The park has 4 main areas, where all activities and facilities are located. Morefield Village is where the campground and amphitheater are located. Far View is where you’ll find the lodge, dining room and cafe. Wetherhill Mesa is 12 miles beyond Far View, and has a few sites you can tour, as well as a picnic area and cafe. Chapin Mesa is the end of the park road, 20 miles from the park entrance, and is probably the most visited area. This is where you find several of the cliff dwellings as well as the Archaeological Museum.
You can drive yourself around to all the park areas and trailheads. Another option to take one of the offered guided bus tours. These guided tours are half day programs that take you to different areas of the park.
Mesa Verde Lodging
Families visiting Mesa Verde National Park have two options for sleeping inside the National Park; Morefield Campground and Far View Lodge.
This campground is the only Mesa Verde Camping area. It is open from mid-April to mid-October, with a 14-day limit. The campground has over 260 improved camp sites, 15 full RV hook up sites, plus primitive and group camping sites. Reservations are recommended. Get our tips on camping in any national park here. The campground has free hot showers, coin laundry, and a general store where you can pick up supplies and firewood. Click here for the campground map.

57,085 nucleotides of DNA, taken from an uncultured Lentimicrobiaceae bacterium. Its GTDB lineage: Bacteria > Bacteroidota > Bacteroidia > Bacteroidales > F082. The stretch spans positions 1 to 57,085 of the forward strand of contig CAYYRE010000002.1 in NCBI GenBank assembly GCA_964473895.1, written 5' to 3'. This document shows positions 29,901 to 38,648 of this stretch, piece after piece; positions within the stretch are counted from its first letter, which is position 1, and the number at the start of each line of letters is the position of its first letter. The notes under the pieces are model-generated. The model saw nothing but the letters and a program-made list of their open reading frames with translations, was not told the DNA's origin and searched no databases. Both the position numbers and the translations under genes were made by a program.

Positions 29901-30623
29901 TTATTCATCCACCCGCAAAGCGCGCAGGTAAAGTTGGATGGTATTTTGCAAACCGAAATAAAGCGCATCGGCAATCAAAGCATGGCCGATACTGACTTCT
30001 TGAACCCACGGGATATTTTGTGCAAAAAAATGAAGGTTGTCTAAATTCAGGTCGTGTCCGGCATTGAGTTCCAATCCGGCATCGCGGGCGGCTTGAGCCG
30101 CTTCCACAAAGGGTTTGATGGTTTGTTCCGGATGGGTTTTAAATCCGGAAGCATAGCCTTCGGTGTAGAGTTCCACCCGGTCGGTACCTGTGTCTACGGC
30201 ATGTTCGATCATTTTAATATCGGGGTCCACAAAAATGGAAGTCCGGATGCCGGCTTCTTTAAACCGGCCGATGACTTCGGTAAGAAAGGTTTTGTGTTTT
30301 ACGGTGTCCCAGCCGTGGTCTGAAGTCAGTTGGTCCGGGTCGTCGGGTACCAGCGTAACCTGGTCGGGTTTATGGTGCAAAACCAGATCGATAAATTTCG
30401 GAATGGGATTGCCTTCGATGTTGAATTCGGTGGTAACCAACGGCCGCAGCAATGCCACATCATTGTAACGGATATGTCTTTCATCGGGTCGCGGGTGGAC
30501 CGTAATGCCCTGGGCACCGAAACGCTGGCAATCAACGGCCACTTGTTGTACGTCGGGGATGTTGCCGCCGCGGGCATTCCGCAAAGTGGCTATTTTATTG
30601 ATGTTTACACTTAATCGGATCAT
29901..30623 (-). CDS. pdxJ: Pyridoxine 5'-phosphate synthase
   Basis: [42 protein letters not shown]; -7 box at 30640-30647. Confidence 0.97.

The campground is located just 4 miles from the park entrance, with several hiking trails in the vicinity, however the cliff dwellings are another 25 miles into the park, so plan on plenty of travel time (about 45 minutes) for tours of the cliff dwellings. You are in black bear country here, so all precautions need to be taken with food storage and scented items, and the park does impose fines for campers who don’t follow bear protocol when storing food. Each evening, there is a Morefield Campground Evening Program, at the amphitheater in the campground. Campers can enjoy a free 60-minute campfire talk presented by National Park rangers.